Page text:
Lizzo removes ‘harmful’ ableist slur from new song Grrrls after criticism

Pop star says she ‘never want[ed] to promote derogatory language’ and re-releases song, removing offensive term for spastic diplegia

Lizzo has removed an offensive term for disabled people from her latest song after days of public criticism, saying she “never want[ed] to promote derogatory language”.

Grrrls, the latest track from the musician’s upcoming album Special, was released on Friday. In the opening verse, the pop star – who has become well-known for her lyrics championing acceptance and self-love – used a derogatory term for spastic diplegia, a form of cerebral palsy.

The song was almost immediately criticised by fans and disability advocates, with tweets and TikToks explaining the history and offensive nature of the term being shared and liked hundreds of thousands of times.

Hey @lizzo my disability Cerebral Palsy is literally classified as Spastic Diplegia (where spasticity refers to unending painful tightness in my legs) your new song makes me pretty angry + sad. ‘Spaz’ doesn’t mean freaked out or crazy. It’s an ableist slur. It’s 2022. Do better.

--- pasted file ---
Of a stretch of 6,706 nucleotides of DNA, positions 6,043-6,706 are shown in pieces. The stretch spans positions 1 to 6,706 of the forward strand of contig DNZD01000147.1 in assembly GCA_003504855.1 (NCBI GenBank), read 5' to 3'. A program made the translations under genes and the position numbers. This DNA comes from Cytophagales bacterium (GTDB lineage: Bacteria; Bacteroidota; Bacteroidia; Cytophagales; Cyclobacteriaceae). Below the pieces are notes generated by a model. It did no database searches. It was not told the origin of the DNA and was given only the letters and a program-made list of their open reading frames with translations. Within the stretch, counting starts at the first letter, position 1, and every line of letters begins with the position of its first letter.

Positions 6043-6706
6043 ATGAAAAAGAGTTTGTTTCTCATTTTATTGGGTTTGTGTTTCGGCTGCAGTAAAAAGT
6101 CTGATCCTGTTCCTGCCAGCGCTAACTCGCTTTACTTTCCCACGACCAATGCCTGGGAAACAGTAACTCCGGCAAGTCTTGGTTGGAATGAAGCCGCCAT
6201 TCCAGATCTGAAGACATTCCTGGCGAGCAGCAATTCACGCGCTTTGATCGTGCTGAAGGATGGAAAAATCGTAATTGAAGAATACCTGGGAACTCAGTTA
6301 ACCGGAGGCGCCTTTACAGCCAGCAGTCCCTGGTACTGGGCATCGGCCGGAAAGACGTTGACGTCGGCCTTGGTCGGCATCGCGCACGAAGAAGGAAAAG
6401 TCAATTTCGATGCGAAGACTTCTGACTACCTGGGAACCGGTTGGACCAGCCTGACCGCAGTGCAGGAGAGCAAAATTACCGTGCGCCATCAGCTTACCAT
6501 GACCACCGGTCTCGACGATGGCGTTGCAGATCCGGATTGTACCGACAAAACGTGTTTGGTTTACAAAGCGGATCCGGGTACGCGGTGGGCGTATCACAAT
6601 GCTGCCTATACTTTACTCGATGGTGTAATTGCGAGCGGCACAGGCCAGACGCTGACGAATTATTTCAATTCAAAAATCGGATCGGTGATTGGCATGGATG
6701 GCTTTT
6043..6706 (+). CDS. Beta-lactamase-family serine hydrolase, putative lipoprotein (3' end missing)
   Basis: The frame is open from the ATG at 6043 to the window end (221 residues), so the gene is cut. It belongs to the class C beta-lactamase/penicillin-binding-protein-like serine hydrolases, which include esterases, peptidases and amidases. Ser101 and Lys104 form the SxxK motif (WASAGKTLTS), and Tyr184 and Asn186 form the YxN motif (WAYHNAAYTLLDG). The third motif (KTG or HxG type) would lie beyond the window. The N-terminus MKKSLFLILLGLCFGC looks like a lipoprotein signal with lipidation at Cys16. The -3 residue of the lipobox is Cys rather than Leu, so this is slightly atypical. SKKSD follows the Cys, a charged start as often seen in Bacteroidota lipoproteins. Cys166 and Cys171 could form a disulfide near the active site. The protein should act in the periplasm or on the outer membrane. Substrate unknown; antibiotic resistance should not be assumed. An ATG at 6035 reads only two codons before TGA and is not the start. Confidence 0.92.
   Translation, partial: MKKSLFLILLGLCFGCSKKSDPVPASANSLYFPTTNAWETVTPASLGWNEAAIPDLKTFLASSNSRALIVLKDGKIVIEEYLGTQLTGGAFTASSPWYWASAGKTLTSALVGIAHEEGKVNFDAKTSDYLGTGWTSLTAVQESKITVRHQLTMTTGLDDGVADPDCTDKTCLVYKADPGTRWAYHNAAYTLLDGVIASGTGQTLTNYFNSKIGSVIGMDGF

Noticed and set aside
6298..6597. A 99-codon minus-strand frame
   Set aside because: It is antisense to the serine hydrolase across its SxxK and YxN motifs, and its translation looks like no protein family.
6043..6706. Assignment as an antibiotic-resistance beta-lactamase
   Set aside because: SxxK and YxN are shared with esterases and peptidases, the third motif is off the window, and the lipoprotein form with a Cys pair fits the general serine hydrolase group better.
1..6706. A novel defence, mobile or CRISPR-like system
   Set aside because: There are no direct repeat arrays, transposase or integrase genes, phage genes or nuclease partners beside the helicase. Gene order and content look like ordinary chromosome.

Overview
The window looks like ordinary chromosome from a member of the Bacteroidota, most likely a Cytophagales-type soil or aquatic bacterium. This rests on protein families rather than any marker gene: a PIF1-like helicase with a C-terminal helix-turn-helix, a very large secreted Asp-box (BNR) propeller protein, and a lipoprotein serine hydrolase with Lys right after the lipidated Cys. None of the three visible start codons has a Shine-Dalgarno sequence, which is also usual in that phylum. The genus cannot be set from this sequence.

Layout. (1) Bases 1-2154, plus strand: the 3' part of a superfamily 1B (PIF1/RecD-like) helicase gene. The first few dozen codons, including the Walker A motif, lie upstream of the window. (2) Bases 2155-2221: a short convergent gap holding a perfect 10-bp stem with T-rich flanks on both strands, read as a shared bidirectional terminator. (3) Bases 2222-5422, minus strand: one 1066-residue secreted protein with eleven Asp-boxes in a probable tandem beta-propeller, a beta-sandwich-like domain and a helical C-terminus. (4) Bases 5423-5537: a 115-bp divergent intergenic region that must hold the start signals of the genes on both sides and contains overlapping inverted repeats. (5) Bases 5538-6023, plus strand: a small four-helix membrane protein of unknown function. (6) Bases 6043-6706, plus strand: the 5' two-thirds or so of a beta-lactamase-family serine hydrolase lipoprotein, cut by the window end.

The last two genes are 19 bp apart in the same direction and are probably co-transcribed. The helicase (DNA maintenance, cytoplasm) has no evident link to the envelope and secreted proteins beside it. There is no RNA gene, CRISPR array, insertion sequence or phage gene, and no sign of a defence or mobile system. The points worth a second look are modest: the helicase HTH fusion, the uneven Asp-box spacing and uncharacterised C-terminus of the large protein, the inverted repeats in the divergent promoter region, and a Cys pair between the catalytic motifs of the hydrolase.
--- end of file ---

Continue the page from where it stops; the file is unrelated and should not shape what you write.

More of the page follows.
— Hannah Diviney (@hannah_diviney) June 12, 2022

I’m disappointed in @lizzo for using the word “sp@z” in her new song “Grrrls”. There’s no excuse for using an ableist insult in a song in 2022. As someone who champions women, plus size people and others whom society treats poorly, Lizzo preaches inclusivity and should do better.

— Callum Stephen (He/Him) (@AutisticCallum_) June 11, 2022

Hey @lizzo please remove the word "spaz" from your new song because it's a slur and really offensive to the disabled community

From a disappointed fan 😔💔

— Shelby 🖤 (@Shelbykinsxo) June 10, 2022

Lizzo released a written public apology on Monday.

“It has been brought to my attention that there is a harmful word in my new song Grrrls. Let me make one thing clear: I never want to promote derogatory language,” she wrote. “As a fat black woman in America, I have had many hurtful words used against me so I understand the power words can have (whether intentionally, or in my case, unintentionally.)”

She said she was proud to release a new version of the song with a changed lyric.

“This is the result of me listening and taking action,” she wrote. “As an influential artist I’m dedicated to being part of the change I’ve been waiting to see in the world.”

As the song had yet to be released as a physical purchase, the previous version of Grrrls has been replaced on streaming services and digital stores with the new lyric “hold me back”.

Special is set to be released in July.


Sian Cain

The GuardianTramp

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